Intelligent Design

RepRap: Self Replication – by Design

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Do self replicating systems arise from design or solely by materialistic processes? A self replicating system has just been designed by Adrian Bowyer and demonstrated a the University Of Bath.

Studying RepRap is likely to give further insights into the requirements for self replicating systems. Then those can be compared with self replicating biotic systems and evaluated as to whether those could have arisen by materialistic processes, or if that most probably would indicate intelligent causation.

The RepRap site states:

A universal constructor is a machine that can replicate itself and – in addition – make other industrial products. Such a machine would have a number of interesting characteristics, such as being subject to Darwinian evolution, increasing in number exponentially, and being extremely low-cost.

Note the requirements for a controller and software:

The RepRap software comes in two chunks: the code that runs in the microcontrollers in the RepRap machine itself, and the code that runs on the host (usually a PC running Linux or Windows, or a Mac). This page links to the documentation for these:
* The RepRap software on the host. This is written in Java. The Javadocs are here.
* The RepRap microcontroller firmware. This is written in C.

Now how might it be subject to “Darwinian evolution”? And what are prospects for such “evolution”? Some clues: How good are its design tolerances, error correction and self repair mechanisms?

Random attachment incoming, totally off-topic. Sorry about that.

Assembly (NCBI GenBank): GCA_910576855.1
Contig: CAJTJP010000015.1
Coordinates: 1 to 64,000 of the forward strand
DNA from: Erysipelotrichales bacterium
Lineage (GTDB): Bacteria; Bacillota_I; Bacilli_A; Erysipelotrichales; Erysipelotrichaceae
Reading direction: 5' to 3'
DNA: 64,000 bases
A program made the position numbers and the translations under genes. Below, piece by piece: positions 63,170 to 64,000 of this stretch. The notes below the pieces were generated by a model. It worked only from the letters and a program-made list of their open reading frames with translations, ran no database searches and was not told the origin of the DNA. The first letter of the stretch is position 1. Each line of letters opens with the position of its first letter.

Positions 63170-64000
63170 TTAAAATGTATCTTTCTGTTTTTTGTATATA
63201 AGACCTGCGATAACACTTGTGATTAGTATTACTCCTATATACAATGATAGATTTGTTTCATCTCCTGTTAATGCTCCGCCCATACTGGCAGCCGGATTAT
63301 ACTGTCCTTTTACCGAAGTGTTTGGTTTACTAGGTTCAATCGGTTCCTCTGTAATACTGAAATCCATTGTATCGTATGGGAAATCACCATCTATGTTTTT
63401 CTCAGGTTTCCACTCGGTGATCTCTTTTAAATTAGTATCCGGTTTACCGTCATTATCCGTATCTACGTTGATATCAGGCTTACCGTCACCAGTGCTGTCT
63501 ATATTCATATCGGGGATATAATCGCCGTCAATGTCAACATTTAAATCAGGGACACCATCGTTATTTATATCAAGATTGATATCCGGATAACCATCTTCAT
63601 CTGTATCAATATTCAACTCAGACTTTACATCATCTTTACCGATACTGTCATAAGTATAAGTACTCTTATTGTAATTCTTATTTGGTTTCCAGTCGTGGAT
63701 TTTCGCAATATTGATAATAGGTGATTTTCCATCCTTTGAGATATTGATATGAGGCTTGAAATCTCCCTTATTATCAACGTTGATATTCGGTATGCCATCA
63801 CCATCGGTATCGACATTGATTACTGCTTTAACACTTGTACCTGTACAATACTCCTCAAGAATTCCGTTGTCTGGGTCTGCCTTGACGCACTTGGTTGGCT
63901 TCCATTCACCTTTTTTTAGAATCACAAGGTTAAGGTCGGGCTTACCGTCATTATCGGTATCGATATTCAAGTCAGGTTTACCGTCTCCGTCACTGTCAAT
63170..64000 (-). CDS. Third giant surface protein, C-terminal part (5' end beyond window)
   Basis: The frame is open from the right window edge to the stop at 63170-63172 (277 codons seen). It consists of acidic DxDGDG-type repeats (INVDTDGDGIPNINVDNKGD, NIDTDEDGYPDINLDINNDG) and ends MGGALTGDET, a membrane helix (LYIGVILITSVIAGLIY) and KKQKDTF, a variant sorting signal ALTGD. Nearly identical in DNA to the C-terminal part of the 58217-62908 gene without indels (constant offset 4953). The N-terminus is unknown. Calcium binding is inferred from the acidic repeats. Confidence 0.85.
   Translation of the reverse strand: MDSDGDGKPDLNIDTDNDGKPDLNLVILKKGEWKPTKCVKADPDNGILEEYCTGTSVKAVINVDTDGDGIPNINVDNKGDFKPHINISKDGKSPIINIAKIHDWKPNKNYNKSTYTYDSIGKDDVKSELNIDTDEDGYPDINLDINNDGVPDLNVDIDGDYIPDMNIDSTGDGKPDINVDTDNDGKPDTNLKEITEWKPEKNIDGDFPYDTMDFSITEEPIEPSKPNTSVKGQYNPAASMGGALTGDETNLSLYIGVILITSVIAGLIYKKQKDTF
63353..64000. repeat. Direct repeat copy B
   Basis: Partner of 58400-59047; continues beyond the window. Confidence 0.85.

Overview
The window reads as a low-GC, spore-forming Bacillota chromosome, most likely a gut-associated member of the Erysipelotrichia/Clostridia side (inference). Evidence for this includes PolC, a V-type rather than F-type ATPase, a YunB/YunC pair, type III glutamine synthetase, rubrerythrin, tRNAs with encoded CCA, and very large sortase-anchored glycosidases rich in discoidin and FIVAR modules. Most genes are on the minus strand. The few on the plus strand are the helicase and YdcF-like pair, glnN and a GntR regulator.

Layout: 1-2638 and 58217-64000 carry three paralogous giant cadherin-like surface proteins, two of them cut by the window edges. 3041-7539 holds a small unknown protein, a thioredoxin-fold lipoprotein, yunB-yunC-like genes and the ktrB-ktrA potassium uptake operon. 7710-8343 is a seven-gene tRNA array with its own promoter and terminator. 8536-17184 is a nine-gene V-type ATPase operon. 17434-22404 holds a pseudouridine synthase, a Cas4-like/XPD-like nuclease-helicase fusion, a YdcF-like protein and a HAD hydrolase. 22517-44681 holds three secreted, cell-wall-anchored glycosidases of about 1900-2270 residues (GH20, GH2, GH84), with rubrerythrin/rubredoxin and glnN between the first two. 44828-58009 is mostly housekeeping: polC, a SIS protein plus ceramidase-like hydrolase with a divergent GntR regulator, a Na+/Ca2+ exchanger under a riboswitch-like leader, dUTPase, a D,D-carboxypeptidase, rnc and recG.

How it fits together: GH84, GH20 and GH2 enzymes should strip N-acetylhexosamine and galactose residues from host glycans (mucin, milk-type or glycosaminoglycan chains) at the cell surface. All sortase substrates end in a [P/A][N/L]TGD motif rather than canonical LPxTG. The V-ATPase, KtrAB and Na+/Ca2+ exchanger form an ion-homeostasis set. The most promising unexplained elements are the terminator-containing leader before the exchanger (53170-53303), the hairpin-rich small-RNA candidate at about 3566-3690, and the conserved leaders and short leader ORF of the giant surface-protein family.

Rapid prototyping printer replicates itself

R&D Magazine, June 4, 2008

A Univ. of Bath academic who oversees a global effort to develop an open-source machine that ‘prints’ three-dimensional objects, is celebrating after the prototype machine succeeded in making a set of its own printed parts. The machine, named RepRap, will be exhibited publicly at the Cheltenham Science Festival (4-8 June 2008).

RepRap is short for replicating rapid-prototyper; it employs a technique called “additive fabrication”. The machine works a bit like a printer, but, rather than squirting ink onto paper, it puts down thin layers of molten plastic which solidify. These layers are built up to make useful 3-D objects.

RepRap has, so far, been capable of making everyday plastic goods such as door handles, sandals and coat hooks. Now, the machine has also succeeded in copying all its own 3-D-printed parts.